Opening up land for intensive agriculture brings humans closer to wild animals, disturbs the latter’s habitat and makes pandemics like the novel Coronavirus (COVID-19) more probable, a new study shows.
This type of encroachment on their habitats increases the risk of illnesses carried by wild animals spreading to humans, according to the study by a University College of London (UCL) team, published on Wednesday in the Nature magazine.
The United Nations estimates that human activity has led to the degradation of about three-quarters of the planet’s land since the start of the Industrial Era. One-third of the world’s land mass and three-quarters of its fresh water are used, in particular, for agriculture.
More and more land is used for farming each year, often to the detriment of ecosystems such as forests that provide shelter and sustenance for wild animals which, themselves, host many pathogens that are potentially transmissible to humans.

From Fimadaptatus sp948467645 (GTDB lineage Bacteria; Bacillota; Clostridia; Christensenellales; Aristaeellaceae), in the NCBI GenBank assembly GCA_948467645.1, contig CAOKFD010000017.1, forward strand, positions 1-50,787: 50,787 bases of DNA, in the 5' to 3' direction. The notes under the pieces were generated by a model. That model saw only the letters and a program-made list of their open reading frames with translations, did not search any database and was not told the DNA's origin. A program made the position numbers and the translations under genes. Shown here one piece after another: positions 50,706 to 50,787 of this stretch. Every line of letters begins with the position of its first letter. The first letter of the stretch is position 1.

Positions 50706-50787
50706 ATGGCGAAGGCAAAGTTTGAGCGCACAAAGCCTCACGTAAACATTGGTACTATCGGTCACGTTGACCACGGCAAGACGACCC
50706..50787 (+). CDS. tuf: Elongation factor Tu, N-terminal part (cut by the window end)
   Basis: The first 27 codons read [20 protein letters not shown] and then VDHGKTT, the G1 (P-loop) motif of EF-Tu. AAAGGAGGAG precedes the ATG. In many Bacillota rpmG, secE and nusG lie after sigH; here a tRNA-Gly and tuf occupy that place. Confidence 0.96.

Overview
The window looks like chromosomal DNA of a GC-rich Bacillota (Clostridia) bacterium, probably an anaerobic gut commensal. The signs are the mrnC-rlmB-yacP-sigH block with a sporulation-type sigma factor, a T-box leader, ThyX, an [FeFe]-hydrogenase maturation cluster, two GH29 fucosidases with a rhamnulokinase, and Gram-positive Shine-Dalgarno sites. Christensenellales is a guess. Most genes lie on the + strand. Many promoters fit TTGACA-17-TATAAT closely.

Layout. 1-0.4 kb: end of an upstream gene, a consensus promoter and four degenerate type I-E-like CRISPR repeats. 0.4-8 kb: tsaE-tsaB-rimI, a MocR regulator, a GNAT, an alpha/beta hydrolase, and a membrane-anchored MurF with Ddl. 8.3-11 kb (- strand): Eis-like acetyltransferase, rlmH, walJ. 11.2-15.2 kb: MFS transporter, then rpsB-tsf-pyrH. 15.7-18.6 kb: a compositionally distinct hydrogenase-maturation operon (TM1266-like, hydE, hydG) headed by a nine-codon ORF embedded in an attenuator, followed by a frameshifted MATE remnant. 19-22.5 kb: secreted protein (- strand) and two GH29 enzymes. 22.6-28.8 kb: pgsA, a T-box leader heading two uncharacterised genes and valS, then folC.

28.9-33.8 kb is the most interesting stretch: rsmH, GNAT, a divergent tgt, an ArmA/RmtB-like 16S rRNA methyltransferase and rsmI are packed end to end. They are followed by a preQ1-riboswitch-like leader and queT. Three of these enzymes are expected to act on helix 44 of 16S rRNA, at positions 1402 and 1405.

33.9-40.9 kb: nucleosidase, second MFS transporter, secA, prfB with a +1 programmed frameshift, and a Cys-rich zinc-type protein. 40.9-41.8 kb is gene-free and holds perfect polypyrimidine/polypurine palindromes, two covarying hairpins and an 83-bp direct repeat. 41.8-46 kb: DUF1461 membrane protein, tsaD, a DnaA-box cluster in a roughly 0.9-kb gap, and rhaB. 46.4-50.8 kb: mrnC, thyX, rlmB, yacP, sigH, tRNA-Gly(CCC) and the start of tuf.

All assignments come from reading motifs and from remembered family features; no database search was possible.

The UCL team reviewed 6,800 ecosystems throughout the planet and discovered that known bearers of pathogens, such as bats, rodents and birds, are more numerous in areas intensely modified by humans.
COVID-19, which has infected over 18 million persons worldwide, killing over 700,000 of them, probably went from an animal to a human before spreading from human to human.
An estimated 70% of all new viruses come from animals, according to WHO, and there is a risk of zoonotic transmission of viruses from animals to humans at wet markets where life animals are slaughtered for customers.
According to a WHO statement in April, wet markets, are an” important source of affordable food and livelihood for millions of people all over the world”. WHO is currently carrying out an evaluation of the source of the coronavirus.